Apple decided not to remain silent when Greenpeace lumped it with Amazon and Microsoft in a mid-April "How Clean Is Your Cloud?" report that claimed all three heavily relied on "dirty utilities" like coal to power their cloud-running data centers.
Apple, normally tight-lipped in the face of media hype and public criticism, issued an uncharacteristically quick riposte to Greenpeace's PR offensive, with a statement about the energy sources for the data centersfacilities often referred to as "server farms"it's building in Maiden, N.C., and Oregon.
"Our data center in North Carolina will draw about 20 megawatts at full capacity, and we are on track to supply more than 60 percent of that power on-site from renewable sources including a solar farm and fuel cell installation, which will each be the largest of their kind in the country," Kristin Huguet, an Apple spokesperson told NPR in a statement. "We believe this industry-leading project will make Maiden the greenest data center ever built, and it will be joined next year by our new facility in Oregon running on 100 percent renewable energy."
According to an April 20 report from Wired, Apple has started construction on a 10,000-square-foot facility in Oregon, but recently also worked out a long-term agreement for a 160-acre plot outside of the town of Prineville, Ore., where it plans to build "a much larger facility, similar to what Facebook has already built," Jason Carr, the town's economic development manager, told Wired.
In its report Greenpeace described the data centers as "the factories of the 21st century information age," with some consuming the energy equivalent of 180,000 homes. "Three of the largest IT companies building their business around the cloudAmazon, Apple and Microsoftare all rapidly expanding without adequate regard to source of electricity, and rely heavily on dirty energy to power their clouds."
On a company "Scorecard," Greenpeace gave Apple a D for Energy Transparency, an F in Infrastructure Siting and D's in both Energy Efficiency and Renewables & Advocacy.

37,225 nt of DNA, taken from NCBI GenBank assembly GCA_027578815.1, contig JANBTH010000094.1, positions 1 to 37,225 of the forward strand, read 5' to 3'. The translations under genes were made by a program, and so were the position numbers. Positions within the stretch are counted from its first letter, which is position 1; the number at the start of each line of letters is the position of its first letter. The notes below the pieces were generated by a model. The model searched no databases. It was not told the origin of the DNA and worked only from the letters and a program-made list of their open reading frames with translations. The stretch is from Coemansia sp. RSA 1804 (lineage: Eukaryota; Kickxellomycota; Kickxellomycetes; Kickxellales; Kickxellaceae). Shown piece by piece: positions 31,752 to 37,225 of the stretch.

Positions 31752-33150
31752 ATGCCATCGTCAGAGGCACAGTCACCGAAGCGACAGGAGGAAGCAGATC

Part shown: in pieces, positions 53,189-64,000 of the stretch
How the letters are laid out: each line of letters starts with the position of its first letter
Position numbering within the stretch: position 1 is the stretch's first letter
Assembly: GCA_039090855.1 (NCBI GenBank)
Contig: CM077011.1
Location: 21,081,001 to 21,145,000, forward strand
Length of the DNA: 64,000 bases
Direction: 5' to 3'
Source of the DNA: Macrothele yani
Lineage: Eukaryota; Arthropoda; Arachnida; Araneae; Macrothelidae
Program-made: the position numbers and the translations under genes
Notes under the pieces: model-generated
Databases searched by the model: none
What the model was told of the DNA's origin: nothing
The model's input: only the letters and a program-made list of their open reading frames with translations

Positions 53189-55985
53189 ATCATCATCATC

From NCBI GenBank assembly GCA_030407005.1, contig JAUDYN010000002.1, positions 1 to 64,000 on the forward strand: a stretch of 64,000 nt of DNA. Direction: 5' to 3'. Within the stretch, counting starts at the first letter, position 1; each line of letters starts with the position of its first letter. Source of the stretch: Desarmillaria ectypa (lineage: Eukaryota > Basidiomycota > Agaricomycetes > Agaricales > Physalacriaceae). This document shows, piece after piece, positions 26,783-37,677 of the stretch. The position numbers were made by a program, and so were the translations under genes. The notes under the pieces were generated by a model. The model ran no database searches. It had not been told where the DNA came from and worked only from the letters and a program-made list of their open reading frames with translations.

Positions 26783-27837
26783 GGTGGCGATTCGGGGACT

"[Apple] has invested at least $1bn in an 'iDataCenter' in North Carolina, one of the world's largest data centers, and just announced another facility to be built in Prineville, Oregon. Unfortunately, both of these investments are powered by utilities that rely mostly on coal power," Greenpeace wrote, explaining the grades.
"Given the lack of transparency, siting policy or a clear commitment to power the iCloud with renewable energy, Apple is finding itself behind other companies such as Facebook and Google who are angling to control a bigger piece of the cloud," it continued. "Instead of playing catch up, Apple has the ingenuity, on-hand cash and innovative spirit to Think Different and make substantial improvements in the type of energy that powers its cloud."
It's possible that, as it has before, Greenpeace was deliberately provoking Apple. In an asterisk under the Scorecard, it admitted it didn't actually have all the details on Apple.
"Both [Amazon Web Service] and Apple were provided facility power demand estimates to review, both responded they were not correct, but neither provided alternative estimates," Greenpeace wrote. "Using conservative calculations, Greenpeace has used the best information available to derive power demand and has decided to publish and invite AWS and Apple to be transparent and provide more accurate data for their facility demands."
In 2004, Greenpeace launched a campaign to not just reduce electronic waste but to get manufacturers to remove the worst toxic substances from their products. In 2006, it went after Apple directly, launching a "Green My Apple" site that mimicked Apple's own but with a banner that read: "We love our Macs. We just wish they came in green."
Apple decided to bite, wrote Greenpeace's Tom Dowdall in an Oct. 6, 2011, blog post, after waking to the news of Steve Jobs' passing. While it's safe to say Jobs wasn't a Greenpeace fan, Dowdall wrote, in 2007 he made a promise to phase out the most hazardous substances from Apple products.
"In 2008 Apple led the industry with the first computers virtually free of toxic PVC and BFRs," Dowdall explained. "He clearly understood the value to Apple of being the first. Today, all Apple products are free of these hazardous substances and where Apple led, HP, Acer and others have followed. That alone made Steve Jobs ultimately a valuable ally in the fight for a toxics-free future."
Clearly, Greenpeace understands the value of nudging (needling?) Apple.
"We need many more leaders like Jobs at the top of global companies," wrote Dowdall, "who have the vision, drive and personality to deliver real solutions to the environmental challenges of today."